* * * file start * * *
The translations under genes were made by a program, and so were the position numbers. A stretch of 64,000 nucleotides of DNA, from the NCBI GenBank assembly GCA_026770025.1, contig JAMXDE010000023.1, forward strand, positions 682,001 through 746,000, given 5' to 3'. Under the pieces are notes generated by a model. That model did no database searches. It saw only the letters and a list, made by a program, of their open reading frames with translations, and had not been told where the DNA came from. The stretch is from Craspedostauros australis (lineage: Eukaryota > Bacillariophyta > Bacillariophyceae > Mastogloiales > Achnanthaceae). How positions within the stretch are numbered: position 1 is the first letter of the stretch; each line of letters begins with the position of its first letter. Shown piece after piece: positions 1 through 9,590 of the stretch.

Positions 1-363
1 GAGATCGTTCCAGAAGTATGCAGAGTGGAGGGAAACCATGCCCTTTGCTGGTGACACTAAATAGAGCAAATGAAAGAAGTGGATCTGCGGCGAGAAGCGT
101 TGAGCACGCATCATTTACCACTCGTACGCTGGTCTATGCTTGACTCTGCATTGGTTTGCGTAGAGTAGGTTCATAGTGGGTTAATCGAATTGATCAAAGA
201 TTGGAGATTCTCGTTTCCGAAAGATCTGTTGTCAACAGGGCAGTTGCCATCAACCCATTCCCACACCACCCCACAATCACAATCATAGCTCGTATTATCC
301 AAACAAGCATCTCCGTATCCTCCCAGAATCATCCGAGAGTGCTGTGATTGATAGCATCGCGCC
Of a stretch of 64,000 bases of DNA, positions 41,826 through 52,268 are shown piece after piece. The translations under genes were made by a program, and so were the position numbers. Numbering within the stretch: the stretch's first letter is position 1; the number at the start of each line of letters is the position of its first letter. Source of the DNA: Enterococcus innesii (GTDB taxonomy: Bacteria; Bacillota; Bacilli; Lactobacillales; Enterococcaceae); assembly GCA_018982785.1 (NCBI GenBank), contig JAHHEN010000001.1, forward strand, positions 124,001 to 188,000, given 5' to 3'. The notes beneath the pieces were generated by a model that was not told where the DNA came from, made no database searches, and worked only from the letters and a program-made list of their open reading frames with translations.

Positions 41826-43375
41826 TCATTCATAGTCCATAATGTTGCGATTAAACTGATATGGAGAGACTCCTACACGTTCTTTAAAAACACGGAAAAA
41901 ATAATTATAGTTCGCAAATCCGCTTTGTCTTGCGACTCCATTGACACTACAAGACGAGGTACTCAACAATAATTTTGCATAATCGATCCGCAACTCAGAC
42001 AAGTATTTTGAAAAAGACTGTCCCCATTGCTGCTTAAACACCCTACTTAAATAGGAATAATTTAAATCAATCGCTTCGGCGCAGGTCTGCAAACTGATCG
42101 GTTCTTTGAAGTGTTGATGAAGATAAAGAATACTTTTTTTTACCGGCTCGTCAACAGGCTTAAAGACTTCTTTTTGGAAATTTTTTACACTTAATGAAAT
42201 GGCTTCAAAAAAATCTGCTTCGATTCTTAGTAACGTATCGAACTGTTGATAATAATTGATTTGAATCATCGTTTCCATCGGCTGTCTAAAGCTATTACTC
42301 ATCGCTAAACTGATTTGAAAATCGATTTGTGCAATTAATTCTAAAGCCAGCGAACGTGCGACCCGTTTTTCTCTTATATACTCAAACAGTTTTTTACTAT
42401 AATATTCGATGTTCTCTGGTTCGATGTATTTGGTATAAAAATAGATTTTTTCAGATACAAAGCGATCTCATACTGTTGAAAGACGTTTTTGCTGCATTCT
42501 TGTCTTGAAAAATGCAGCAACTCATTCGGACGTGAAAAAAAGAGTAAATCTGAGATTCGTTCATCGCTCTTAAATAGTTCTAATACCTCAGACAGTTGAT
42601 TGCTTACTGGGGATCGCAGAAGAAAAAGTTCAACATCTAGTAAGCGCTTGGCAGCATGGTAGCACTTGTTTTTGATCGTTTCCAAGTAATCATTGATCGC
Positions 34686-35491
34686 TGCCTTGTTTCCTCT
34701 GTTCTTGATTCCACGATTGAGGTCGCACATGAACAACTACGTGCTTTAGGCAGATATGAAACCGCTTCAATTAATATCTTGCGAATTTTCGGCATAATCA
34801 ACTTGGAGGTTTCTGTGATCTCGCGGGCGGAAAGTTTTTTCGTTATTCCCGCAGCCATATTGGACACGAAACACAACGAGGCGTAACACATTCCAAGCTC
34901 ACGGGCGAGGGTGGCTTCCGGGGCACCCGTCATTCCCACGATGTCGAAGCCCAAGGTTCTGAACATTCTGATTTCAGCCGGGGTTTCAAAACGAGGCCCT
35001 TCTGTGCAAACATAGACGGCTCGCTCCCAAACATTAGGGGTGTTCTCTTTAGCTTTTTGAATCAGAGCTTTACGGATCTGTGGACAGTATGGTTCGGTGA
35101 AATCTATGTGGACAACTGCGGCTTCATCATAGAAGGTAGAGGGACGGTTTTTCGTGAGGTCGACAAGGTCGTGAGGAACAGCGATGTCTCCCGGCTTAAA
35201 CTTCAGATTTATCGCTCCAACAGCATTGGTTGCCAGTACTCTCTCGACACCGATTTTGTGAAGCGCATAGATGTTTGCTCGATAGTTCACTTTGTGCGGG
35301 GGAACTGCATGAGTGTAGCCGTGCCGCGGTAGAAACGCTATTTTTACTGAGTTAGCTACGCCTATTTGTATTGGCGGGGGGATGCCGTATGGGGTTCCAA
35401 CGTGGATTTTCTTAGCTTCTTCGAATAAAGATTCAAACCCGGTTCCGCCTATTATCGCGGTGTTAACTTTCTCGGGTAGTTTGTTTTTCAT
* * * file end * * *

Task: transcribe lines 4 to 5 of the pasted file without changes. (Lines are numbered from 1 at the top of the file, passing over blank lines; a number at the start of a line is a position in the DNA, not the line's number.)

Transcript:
101 TGAGCACGCATCATTTACCACTCGTACGCTGGTCTATGCTTGACTCTGCATTGGTTTGCGTAGAGTAGGTTCATAGTGGGTTAATCGAATTGATCAAAGA
201 TTGGAGATTCTCGTTTCCGAAAGATCTGTTGTCAACAGGGCAGTTGCCATCAACCCATTCCCACACCACCCCACAATCACAATCATAGCTCGTATTATCC